According to the City Beautiful philosophy, through its provision of beauty, the museum would improve the lives of the citizens, provide them with the ability to imagine a better life, and help them fight the damaging effects of poverty.
The City Beautiful movement felt that by elevating the lives of the poor through exposure to beauty, they would be able to imagine a better life for themselves, and if they could imagine a better way, they would also seek to find it.
The museum would provide a unique civic service through collections of art of the highest quality, through free admission to the museum's galleries, and through an abundance of art-education opportunities.
The museum has exceeded its obligation of providing citizens with access to beauty, achieving not only the promise made at its founding, of collections of the highest quality, but also attaining national museum accreditation.
It provides not only free admission to the exhibition galleries, but also free art-education opportunities, hundreds of programs for children and adults, concerts, festivals, lectures and other enriching activities. More than 50,000 people, including more than 7,000 Washington County Public School students, are served annually by the museum. The majority of those who benefit from the museum's services are tax-paying citizens of the county.
For 80 years, the museum's board and volunteers have worked diligently and voluntarily to support the museum and help it grow in artistic excellence and in service to the citizens. Today, for every $1 from local governments, the museum board provides $4 from the private sector.This illustrates how effectively the museum is a good steward of public funds, and how, 80 years later, the museum exemplifies the ideals espoused by the City Beautiful movement.
On a daily basis, visitors to the museum may pause in front of a given work of art, only to realize in a flash of inspiration: "Beauty is Truth!"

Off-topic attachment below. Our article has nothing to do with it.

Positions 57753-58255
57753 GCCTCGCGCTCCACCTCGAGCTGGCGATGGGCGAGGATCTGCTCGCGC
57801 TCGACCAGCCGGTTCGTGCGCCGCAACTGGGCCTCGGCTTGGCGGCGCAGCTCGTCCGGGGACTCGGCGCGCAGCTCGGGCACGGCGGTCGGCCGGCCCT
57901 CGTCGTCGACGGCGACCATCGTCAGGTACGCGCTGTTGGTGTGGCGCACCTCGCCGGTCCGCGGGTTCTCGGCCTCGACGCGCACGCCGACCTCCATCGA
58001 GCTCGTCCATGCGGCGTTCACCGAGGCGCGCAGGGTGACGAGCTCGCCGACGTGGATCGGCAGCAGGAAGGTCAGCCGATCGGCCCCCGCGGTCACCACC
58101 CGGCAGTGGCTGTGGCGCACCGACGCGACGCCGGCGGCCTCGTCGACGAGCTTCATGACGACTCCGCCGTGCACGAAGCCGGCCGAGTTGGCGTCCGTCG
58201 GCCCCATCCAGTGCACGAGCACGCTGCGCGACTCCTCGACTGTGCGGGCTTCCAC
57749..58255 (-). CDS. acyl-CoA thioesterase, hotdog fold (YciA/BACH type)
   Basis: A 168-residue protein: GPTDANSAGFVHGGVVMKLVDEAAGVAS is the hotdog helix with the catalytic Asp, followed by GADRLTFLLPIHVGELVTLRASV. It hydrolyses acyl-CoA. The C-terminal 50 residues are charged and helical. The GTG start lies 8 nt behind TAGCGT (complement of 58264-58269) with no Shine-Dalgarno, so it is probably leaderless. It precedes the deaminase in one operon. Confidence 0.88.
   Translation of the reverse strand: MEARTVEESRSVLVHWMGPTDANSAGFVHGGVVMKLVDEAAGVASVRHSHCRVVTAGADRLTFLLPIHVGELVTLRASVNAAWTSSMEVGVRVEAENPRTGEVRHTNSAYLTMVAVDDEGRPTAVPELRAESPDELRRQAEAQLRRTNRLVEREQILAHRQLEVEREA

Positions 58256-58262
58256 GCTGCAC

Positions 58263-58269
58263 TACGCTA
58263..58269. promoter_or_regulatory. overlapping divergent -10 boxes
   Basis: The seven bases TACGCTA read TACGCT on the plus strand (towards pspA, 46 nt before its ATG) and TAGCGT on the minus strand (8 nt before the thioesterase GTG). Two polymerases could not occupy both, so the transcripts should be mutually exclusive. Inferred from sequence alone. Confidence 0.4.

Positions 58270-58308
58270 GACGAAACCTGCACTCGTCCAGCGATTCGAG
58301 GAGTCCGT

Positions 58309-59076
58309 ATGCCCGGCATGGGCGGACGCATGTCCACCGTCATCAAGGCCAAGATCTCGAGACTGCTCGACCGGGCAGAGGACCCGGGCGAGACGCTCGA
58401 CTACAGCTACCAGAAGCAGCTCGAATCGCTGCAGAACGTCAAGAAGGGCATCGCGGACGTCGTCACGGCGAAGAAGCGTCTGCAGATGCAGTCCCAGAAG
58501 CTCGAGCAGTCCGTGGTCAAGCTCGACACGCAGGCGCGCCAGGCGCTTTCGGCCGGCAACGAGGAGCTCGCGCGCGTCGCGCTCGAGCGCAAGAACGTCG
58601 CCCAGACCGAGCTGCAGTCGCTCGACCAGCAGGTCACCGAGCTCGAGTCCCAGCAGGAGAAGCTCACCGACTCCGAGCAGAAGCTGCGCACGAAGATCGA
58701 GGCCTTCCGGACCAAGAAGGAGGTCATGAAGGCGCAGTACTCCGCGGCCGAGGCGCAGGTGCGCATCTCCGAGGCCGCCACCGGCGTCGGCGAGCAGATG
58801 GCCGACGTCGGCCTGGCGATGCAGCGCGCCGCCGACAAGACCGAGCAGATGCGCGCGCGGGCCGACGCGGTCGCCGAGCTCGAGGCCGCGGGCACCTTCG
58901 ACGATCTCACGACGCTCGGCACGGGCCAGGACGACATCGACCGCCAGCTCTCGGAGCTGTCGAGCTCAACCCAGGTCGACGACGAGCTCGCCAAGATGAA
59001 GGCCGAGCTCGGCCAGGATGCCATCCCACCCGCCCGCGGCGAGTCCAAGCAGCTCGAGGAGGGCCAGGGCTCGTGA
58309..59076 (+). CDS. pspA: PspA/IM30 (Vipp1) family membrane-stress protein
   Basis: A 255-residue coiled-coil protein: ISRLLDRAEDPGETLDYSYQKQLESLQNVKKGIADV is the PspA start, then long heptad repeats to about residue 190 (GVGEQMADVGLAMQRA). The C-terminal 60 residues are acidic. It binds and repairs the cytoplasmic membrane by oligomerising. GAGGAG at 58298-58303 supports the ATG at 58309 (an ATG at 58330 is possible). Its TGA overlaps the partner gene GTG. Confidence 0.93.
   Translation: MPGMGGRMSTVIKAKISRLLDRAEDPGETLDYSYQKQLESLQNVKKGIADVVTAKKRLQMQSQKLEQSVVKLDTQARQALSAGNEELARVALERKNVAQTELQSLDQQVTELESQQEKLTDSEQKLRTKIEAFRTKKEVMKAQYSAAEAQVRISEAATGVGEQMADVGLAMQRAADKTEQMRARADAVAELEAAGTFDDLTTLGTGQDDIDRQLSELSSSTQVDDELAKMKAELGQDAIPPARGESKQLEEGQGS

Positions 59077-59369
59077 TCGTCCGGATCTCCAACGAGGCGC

Art remains long after our human lives have expired. The images created on paintings, in sculpture, on Greek vases, continue to tell their stories from generation to generation.
The museum's "Diana of the Chase" sculpture captures a moment in time; the arrow shot from Diana's bronze bow is forever aloft. The marble "Head of Abraham Lincoln" captures his character, his life story, his struggles. The Frederick Church landscape of the Hudson River Valley evokes the pastoral natural world.
In works of art, embedded messages tell of times past and reassure us of the continuance of civilization. They have the power to inspire us or calm us.
Commensurate with the museum's mission to provide beauty, its significant contributions to cultural life, its record of achievements, its commitment to public education, its stature as one of the region's oldest and most successful civic institutions, the museum puts into action the ideals of City Beautiful.
Rebecca Massie Lane is director of the Washington County Museum of Fine Arts.
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A helpful chronology of City Park can be found on the City of Hagerstown's website at www.hagerstownmd.org/parks_rec/citypark.asp
A brief biography of George Burnap is available at the Cultural Landscape Foundation website: http://tclf.org/content/george-burnap